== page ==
Pakistan Indicts Americans On Terrorism Charges

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Pakistan indicted five American Muslims on Wednesday on terrorism charges. The young men from the Washington, D.C., area say they were on their way to Afghanistan on a humanitarian mission when they were arrested in Pakistan.


Five young Americans detained in the Pakistani city of Sargodha were formally indicted today under Pakistan's anti-terror act. They could face life imprisonment if found guilty. The defendants were arrested in December shortly after they arrived in Pakistan from their homes in a Virginia suburb of Washington, D.C. The five men appeared in court and denied the charges.

From Islamabad, NPR's Julie McCarthy reports.

JULIE McCARTHY: The proceeding was closed to the media, but the attorney for the five defendants said they have been charged with five crimes. They include conspiracy to commit terror attacks in Pakistan, and conspiring to wage war against nations allied with Pakistan. A third count alleges that the Americans, aged 19 to 25, were planning to commit what the court said were acts of depredation and terrorism against Afghanistan and the United States.

Attorney Hasan Dastagir described his clients as in good shape and in high spirits.

Mr. HASAN DASTAGIR (Attorney): There was a break for at least three hours. And they were sitting with me with - discussing the case, and they were joking and they were - often, they were OK.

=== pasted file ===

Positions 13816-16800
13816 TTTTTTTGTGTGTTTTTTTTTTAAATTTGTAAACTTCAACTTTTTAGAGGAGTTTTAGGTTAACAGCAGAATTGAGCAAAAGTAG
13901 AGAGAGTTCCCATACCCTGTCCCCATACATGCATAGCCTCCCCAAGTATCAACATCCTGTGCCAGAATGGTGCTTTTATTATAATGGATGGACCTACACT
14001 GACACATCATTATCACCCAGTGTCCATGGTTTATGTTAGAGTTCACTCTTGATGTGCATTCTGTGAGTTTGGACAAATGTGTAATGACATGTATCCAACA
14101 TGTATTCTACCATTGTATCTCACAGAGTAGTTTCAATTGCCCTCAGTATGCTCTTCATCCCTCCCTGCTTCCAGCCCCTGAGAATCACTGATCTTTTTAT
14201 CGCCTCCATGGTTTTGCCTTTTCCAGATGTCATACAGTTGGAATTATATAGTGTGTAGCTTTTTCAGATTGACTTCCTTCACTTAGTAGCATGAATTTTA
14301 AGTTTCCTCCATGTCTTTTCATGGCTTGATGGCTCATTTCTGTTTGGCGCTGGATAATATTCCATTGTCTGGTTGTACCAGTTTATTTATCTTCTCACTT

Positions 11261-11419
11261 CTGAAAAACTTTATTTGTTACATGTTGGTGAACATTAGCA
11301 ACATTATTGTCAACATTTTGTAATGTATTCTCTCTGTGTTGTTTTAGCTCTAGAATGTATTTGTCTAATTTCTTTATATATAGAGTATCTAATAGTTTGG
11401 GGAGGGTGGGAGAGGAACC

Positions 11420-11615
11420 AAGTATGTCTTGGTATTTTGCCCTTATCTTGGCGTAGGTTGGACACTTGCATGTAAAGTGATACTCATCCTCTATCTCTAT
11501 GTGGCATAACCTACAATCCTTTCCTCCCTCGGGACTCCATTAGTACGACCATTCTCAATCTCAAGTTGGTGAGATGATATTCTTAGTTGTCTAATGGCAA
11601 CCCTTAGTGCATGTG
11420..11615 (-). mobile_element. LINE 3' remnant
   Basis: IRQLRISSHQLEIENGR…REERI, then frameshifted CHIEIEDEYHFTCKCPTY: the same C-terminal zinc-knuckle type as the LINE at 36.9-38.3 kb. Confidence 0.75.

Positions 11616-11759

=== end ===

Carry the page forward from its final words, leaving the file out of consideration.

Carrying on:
McCARTHY: Dastagir says none of this is a joking matter, and the five young Americans are very concerned about their fate in the Pakistani criminal justice system. But Dastagir says his clients do not want to be transferred to the United States for fear of being denied a fair trial.

Mr. DASTAGIR: And they might be sent to prison for lengthy terms of sentence. So they have these genuine fears.

McCARTHY: In the trial, set to begin March 31st, the defense will argue that the five Americans were not intending to commit any acts of terror but rather, sought to travel to Afghanistan to provide humanitarian assistance to the Afghan people. The Sargodha district police chief, Usman Anwar, says that story doesnt hold up.

Dr. USMAN ANWAR (Chief, Sagodha District Police): They must have some invitation from the Afghanistan government or from proper NGO, which is really serving humanity out there, like the Red Cross or anything like that. That never happened. So the three - is quite weak, I could say.

McCARTHY: Authorities allege that the Americans were in communication with an al-Qaida operative and had made contact with banned Pakistani extremist groups. It later emerged that these groups did not want to take in the young Americans, believing them to be naive and unprepared.

Julie McCarthy, NPR News, Islamabad.

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